Sea grass threatens fishing along Suriname coast
(De Ware Tijd) PARAMARIBO — Large masses of floating sea grass have affected fishery along the entire coast causing the catch to drop significantly.
Fishermen complain about the situation that has been plaguing them for a month already and the resultant dropping revenues. ‘This will undoubtedly lead to raised prices for fish,’ Mark Lall, secretary of the Fishermen Association (VC), the largest fishermen organization with over 200 registered vessels, says. ‘The situation is such that boats return without catch. The nets are immediately filled with the Sargasso, which looks like small islands from afar. Lall complains the weed is a threat to the sector.
Suriname does not seem to be the only country suffering from this evil. French and Guyanese fishermen have reported similar problems. Scientists say sea grass and seaweed grow on a rocky seabed. From time to time they float up en mass. ‘This is an unprecedented phenomenon because Suriname has no rocky seabed, hydrologist at the Anton De Kom University, Professor Sewnath Naipal explains. French Guiana has a rocky seabed on the western border close to Suriname. The scientist suspects the floating threat has been cut loose by adverse weather conditions. VC reported bad weather at sea this month, which Naipal confirms. He blames the sea grass on an increased flow of polluted water from the Amazon.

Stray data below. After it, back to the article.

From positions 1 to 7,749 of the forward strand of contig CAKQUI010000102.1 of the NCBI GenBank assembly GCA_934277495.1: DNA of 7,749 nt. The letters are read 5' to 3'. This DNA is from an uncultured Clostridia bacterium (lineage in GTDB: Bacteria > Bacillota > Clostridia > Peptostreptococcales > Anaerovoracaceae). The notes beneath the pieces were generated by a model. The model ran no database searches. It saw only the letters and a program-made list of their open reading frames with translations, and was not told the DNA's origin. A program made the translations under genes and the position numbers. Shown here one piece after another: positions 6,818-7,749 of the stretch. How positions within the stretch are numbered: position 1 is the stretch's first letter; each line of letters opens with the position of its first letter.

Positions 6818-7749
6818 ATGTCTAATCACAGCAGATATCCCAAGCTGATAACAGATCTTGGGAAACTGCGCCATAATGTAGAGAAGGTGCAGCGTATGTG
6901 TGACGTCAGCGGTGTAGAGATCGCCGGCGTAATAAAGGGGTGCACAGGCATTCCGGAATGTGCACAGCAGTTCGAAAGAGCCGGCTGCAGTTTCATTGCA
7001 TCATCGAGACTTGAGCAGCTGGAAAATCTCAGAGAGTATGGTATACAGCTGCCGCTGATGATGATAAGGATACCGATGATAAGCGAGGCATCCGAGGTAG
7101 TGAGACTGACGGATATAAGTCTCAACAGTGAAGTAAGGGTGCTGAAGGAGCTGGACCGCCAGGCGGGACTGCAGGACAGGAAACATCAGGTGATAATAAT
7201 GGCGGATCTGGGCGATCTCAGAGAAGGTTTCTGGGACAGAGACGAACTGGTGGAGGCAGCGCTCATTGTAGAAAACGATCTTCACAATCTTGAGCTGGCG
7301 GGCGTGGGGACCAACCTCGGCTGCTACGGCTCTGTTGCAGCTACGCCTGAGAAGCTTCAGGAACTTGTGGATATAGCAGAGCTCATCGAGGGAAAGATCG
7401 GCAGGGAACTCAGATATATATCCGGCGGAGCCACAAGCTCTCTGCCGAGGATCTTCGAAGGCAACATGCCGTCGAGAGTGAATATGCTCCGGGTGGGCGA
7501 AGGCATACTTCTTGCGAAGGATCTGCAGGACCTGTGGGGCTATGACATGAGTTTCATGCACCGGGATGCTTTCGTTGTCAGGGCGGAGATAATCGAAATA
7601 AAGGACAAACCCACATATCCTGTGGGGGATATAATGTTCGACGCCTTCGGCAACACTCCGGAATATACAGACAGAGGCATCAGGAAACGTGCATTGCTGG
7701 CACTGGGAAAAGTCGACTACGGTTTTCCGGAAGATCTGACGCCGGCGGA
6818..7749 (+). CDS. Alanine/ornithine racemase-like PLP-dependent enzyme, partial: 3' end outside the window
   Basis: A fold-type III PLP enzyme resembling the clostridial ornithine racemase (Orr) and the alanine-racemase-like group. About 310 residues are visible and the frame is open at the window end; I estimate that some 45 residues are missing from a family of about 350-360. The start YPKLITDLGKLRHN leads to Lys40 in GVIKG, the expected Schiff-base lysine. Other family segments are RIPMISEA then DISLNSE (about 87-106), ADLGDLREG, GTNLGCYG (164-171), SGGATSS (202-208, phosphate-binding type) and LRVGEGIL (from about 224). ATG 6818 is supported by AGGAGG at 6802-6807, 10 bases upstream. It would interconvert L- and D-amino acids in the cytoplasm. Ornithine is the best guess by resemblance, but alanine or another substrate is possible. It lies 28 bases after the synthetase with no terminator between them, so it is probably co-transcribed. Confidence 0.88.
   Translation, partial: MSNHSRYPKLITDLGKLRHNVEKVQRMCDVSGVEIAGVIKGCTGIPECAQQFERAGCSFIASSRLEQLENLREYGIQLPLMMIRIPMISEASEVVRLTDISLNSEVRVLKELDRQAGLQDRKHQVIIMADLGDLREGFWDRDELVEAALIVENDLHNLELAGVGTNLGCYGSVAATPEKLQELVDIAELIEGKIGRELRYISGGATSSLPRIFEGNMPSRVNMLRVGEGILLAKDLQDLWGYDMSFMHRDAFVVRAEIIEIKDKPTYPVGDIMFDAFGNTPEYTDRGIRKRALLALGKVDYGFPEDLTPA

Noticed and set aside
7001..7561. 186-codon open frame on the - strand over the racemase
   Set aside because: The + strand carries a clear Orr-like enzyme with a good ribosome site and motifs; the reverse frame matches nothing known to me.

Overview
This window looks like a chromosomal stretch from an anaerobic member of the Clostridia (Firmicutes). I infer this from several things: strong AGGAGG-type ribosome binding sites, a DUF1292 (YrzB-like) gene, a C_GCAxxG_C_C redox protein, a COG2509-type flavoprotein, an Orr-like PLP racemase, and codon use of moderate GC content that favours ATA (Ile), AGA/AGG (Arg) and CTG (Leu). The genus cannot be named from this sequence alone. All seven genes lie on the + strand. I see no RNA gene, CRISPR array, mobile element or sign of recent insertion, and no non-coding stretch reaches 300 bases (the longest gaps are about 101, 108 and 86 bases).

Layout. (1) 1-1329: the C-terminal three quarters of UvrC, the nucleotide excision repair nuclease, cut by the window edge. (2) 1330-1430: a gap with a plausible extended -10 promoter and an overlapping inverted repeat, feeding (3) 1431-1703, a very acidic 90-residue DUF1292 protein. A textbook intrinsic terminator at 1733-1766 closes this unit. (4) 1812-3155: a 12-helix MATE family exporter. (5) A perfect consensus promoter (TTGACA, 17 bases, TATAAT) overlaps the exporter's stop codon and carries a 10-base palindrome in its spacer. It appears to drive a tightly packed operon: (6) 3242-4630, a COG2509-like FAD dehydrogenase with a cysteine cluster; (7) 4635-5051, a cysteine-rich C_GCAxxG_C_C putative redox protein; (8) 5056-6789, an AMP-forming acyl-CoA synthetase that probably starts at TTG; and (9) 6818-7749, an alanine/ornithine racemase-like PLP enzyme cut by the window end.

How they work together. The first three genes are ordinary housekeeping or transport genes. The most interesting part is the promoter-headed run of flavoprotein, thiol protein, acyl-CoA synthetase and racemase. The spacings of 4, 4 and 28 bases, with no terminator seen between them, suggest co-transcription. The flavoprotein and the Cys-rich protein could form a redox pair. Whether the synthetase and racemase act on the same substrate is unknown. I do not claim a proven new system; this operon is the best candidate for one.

Seaweed and sea grass need clear seawater and an abundance of sunlight to grow. Polluted water could have caused the vegetation in French Guiana to die. Storms may have torn it lose from the rocks and carried it towards Suriname. This is a temporary problem in the Caribbean. The Department of Agriculture, Animal Husbandry and Fishery promises to investigate the phenomenon.-.